Q: What’s the difference between a tabby and a tiger cat? Is a tabby a purebred cat?
A: Tabby is not a breed, but a coat pattern common among purebreds as well as mixed-breed cats, usually referred to as domestic short- or long-haired cats.
The classic tabby has a blotched or swirled pattern of dark markings over a lighter coat color. This coat pattern often has a bull’s eye on each side or a butterfly shape on top.
A marbled tabby is a classic tabby whose coat has a cloudy appearance.
The mackerel tabby, often called a striped tabby or a tiger cat, has narrow stripes of dark fur instead of the blotches or swirls of the classic tabby. In the “broken mackerel” coat pattern, the stripes appear as dashes or broken lines.
Other tabby variations include the spotted tabby, which has dark spots instead of stripes or swirls, and the ticked or Agouti tabby, which is flecked.
Tabbies have thin, dark stripes on the face, expressive markings around the eyes, and an “M” on the forehead. Some tabbies have white bellies and feet.
Tabby cats come in a variety of colors, including black, gray, silver, brown, and orange, sometimes accented with white. Female tabbies can even be tortoiseshell, which is black and orange, or calico, a combination of black, orange, and white.
Q: Tank, my 3-year-old Rottweiler, backpacks with me most weekends. I think he’s old enough now to carry his own pack. How much weight can he carry safely?
A: Tank is a lucky guy to spend time outdoors with you, and backpacking sounds like fun.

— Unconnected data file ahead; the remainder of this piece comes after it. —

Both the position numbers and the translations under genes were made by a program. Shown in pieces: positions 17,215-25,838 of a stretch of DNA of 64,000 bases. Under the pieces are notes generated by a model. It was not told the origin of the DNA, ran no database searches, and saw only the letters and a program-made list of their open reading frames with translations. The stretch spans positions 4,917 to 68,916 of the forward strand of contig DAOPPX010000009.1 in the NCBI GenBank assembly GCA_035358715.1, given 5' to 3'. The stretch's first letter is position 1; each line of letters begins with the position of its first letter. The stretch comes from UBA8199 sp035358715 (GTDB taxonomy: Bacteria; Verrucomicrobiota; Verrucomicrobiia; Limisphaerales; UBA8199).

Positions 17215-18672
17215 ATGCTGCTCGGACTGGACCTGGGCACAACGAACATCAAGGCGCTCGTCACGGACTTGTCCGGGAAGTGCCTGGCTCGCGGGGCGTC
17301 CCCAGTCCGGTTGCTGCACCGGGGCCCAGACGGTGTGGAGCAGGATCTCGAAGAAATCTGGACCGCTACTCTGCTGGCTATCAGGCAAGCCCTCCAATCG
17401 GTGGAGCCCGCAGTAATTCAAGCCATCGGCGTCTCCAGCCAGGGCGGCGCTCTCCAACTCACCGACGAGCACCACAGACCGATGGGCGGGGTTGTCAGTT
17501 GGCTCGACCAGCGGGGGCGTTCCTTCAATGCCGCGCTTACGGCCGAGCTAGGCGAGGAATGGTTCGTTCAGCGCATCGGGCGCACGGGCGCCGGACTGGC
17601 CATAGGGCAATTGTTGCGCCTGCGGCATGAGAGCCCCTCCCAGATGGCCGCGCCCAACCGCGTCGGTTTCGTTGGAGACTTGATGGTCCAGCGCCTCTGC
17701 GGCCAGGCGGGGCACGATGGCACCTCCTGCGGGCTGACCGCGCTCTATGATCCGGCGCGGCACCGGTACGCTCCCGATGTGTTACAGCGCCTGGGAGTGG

Buy him a top-quality doggy backpack that fits well and has enough padding that it won’t chafe. Let him carry it empty for a couple of weeks.
Then add a load that weighs up to 10 percent of his body weight. If Tank weighs 120 pounds, that’s up to 12 pounds total, including the pack.
Make sure to balance the load and watch him closely throughout your hikes. Remove the pack each time you stop to rest or view the scenery.
If Tank seems comfortable and he’s moving well, gradually increase the amount of weight in his pack. Most healthy adult dogs can eventually carry up to 25 percent of their lean body weight. If he slows down or shows any sign of distress, remove the added weight.
Never put anything really important, like your money or an extra pair of glasses, in Tank’s backpack. If he wanders off and loses his pack, you’ll be in trouble.
Similarly, don’t put anything in his pack that needs to stay dry in case he suddenly flops down in the lake you’re hiking past. You don’t want your energy bars or his kibble to get soggy.
Dogs don’t function well as weekend warriors, so walk Tank daily or almost every day so he remains fit for your weekend hikes. You don’t want him to sprain a ligament or strain a muscle or tendon when you’re far from your car.
Watch him closely on hot, humid days, especially when the sun beats down on his dark coat. Dogs are unable to regulate body temperature well, so you may need to lighten his load and shorten the hike.